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Fire regimes can change genetic patterns of animal species, study finds

Monash University 2 mins read

Monash University scientists have called for the increased integration of genetic research into the field of fire ecology to ensure that conservation management decisions are well-informed.

The call follows a study led by researchers from the Monash University School of Biological Sciences that shows that both anthropogenic and natural fire regimes have the capacity to impact genetic patterns of animals.

The study, published in Biological Conservation is led by Professor David Chapple, Associate Professor Jane Melville and PhD candidate Jaclyn Harris.

The research team collated global research on the impacts of fire regimes on genetic patterns of fauna by conducting a systematic literature search on the Web of Science on 20 September 2021.

“Local fire regimes have a defining role in shaping faunal diversity and demographic trends,” said Jaclyn.

As fire regimes are changing globally, due to anthropogenic activity and climate change, understanding the full impact of fire regimes is becoming increasingly important.

“There is great conservation significance in using genetic or genomic studies to learn how fire affects endangered species,” she said.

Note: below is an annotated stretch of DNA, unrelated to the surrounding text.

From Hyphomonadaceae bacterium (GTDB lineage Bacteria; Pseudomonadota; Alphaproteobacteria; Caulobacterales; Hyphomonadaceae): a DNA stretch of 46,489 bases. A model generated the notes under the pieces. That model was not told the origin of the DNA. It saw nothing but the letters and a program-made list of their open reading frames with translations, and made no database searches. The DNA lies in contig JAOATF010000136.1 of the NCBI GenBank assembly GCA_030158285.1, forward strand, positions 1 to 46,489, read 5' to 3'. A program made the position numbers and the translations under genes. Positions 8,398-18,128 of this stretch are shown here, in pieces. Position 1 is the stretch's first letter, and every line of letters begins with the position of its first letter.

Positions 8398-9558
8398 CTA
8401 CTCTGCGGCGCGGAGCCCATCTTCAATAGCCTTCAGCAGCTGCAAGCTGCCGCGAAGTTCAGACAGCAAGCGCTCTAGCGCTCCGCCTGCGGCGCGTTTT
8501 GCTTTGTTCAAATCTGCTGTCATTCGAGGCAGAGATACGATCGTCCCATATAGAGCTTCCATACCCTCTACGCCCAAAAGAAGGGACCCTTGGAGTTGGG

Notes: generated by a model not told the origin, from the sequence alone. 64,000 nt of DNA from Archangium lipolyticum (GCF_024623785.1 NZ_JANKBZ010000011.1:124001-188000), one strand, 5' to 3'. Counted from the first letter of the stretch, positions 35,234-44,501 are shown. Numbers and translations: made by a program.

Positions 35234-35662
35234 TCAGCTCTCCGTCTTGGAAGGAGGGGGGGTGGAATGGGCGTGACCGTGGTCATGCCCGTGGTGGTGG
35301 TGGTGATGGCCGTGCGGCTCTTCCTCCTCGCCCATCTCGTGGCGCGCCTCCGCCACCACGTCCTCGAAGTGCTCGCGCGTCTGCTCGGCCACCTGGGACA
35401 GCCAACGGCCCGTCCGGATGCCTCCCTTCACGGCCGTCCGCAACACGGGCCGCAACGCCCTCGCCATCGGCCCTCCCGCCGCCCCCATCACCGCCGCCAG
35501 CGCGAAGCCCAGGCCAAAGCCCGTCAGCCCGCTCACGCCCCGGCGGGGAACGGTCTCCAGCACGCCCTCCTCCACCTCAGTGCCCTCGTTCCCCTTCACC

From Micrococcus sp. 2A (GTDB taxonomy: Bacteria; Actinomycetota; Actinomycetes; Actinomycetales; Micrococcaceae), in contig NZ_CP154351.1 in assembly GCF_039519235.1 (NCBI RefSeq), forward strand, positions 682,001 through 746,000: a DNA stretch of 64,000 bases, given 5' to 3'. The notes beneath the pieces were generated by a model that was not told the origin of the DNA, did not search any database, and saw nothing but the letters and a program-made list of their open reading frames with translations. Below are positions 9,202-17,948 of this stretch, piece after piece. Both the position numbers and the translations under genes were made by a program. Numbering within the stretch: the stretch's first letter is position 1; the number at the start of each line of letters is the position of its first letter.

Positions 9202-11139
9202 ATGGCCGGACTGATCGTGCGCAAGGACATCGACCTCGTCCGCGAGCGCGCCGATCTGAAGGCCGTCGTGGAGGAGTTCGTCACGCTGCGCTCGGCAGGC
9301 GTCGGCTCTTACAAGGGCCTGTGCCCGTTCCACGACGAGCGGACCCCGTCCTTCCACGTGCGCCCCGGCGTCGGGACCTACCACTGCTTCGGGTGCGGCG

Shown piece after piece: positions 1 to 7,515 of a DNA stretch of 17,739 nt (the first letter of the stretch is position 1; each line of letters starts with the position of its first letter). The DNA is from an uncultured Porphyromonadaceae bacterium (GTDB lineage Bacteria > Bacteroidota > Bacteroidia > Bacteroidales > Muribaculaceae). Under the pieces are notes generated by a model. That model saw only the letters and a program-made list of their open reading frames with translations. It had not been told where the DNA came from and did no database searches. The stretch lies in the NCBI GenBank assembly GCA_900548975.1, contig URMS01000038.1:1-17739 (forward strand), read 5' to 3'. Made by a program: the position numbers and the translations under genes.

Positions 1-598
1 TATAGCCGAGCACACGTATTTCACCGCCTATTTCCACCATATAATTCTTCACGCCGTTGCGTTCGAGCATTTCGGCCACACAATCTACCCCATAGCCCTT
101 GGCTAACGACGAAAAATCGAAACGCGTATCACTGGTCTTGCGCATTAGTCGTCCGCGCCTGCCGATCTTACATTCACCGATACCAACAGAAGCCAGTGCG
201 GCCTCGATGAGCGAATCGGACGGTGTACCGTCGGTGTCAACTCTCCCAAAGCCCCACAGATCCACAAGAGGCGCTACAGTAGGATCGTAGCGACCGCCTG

The existing research typically focuses on the implications of fire regimes on species abundance and diversity, with limited understanding of the genetic consequences.

“Our study found that different fire regimes have the potential to change a variety of genetic patterns through moulding natural selection, survival and reproduction strategies, and dispersal mechanisms,” said Jaclyn.

“Our research shows that fire regimes alter the genetic patterns of fauna at an individual, population, and meta-population scale, despite the minimal empirical research that has been conducted on the topic,” said Professor Chapple.

“It highlights the necessity for the increased integration of genetic research into the field of fire ecology to ensure that management decisions are well-informed,” he said.

Only 37 papers were found by the research team to have empirically examined the genetic impacts of fire on fauna or that attributed genetic patterns to be a consequence of fire regimes.

“Inappropriate fire regimes can have a deleterious effect on endangered species.” It is hoped that by including genetic approaches, researchers can inform practitioners on how endangered animals react to natural and human-caused fires.

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Silvia Dropulich
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